Xenios said today it expanded its research & development and manufacturing operations to include a new combined facility.
The Reutlingen, Germany R&D and manufacturing facility was added as the company continues on what it calls an “aggressive growth strategy.”
“Given that no other company except Xenios is offering minimally invasive lung and heart therapies on 1 platform, and given that the Xenios platform provides fundamental advantages for patients with its minimally invasive lung and heart therapies, Xenios is growing rapidly. As a direct result of the recent significant cash infusion from existing investors led by Zukunftsfonds Heilbronn (ZFHN), which we announced in September, Xenios is able to enlarge its commercial operations per plan,” managing director Dr. Georg Matheis said in prepared remarks.
The new facilities are just over 30 miles south of its corporate headquarters in Heilbronn, Germany, the company said, in a region with a strong focus on medical device technology.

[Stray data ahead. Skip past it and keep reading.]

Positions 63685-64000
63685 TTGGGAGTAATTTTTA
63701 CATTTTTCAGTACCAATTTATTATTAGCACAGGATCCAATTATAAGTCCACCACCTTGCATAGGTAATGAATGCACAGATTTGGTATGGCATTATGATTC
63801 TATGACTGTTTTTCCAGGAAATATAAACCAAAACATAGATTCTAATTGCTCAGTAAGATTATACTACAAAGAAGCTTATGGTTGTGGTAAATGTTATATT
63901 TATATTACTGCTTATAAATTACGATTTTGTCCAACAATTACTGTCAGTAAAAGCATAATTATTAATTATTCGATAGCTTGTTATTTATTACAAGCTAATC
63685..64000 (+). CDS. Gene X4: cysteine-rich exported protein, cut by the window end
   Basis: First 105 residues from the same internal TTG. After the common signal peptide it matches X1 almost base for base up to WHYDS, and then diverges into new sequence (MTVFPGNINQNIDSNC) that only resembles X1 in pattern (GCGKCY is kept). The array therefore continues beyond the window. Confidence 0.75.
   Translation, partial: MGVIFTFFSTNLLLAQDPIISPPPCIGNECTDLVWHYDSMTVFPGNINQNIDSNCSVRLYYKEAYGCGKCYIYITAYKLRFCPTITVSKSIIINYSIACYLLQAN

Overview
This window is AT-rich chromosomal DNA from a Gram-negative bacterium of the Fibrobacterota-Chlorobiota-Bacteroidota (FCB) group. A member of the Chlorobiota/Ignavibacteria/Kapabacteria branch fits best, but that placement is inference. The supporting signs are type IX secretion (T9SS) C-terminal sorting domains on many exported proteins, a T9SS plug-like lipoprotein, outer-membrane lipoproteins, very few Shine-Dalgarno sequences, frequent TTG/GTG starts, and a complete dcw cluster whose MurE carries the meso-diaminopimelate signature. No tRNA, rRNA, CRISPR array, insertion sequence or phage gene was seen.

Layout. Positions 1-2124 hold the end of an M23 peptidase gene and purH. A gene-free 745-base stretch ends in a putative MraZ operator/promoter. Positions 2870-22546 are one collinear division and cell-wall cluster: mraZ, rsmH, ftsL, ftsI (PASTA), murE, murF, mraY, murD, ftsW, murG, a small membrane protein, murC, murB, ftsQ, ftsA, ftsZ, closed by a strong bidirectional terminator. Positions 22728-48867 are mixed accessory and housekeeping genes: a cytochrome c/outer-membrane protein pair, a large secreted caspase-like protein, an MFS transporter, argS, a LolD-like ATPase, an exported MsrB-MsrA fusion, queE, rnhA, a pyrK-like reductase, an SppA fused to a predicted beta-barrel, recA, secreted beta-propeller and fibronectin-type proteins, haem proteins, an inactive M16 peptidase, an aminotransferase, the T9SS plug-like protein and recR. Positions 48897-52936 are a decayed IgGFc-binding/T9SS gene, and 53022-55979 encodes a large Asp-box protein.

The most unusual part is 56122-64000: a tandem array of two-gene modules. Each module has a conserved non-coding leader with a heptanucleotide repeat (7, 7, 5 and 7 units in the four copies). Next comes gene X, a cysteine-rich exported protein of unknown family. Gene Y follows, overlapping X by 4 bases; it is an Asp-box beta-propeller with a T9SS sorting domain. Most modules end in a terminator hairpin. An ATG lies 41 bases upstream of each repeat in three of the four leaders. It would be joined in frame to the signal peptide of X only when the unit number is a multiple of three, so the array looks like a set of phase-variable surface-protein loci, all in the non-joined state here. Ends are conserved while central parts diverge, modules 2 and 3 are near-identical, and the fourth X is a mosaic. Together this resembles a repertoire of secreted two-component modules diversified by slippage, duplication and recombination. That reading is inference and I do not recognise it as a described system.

“We are focused on growing sales of our leading products in a highly profitable yet under-penetrated market. The Xenios strategy is to grow a highly profitable business in the U.S. and Europe with upside potential in Asia. Xenios is now generating significant revenues with a scalable business, direct sales in place in three EU countries, and global KOLs participating as product champions. The expansion of our manufacturing and R&D operations into a single facility near corporate headquarters is another big step in the successful execution of our growth strategy,” managing director Dr. Jürgen Böhm
Last week, Xenios said it won CE Mark approval in the European Union for its I-Cor synchronized cardiac assist device, touting it as the world’s 1st “heartbeat-synchronized” cardiac assist for cardiogenic shock and high-risk interventions.
Xenios, which claimed in September to have drummed up an 8-figure funding round, said the I-Cor system is designed to provide “beat-to-beat” cardiac assistance using a miniature pump “with synchronized pulses that are superimposed over the patient’s weakened heartbeats.”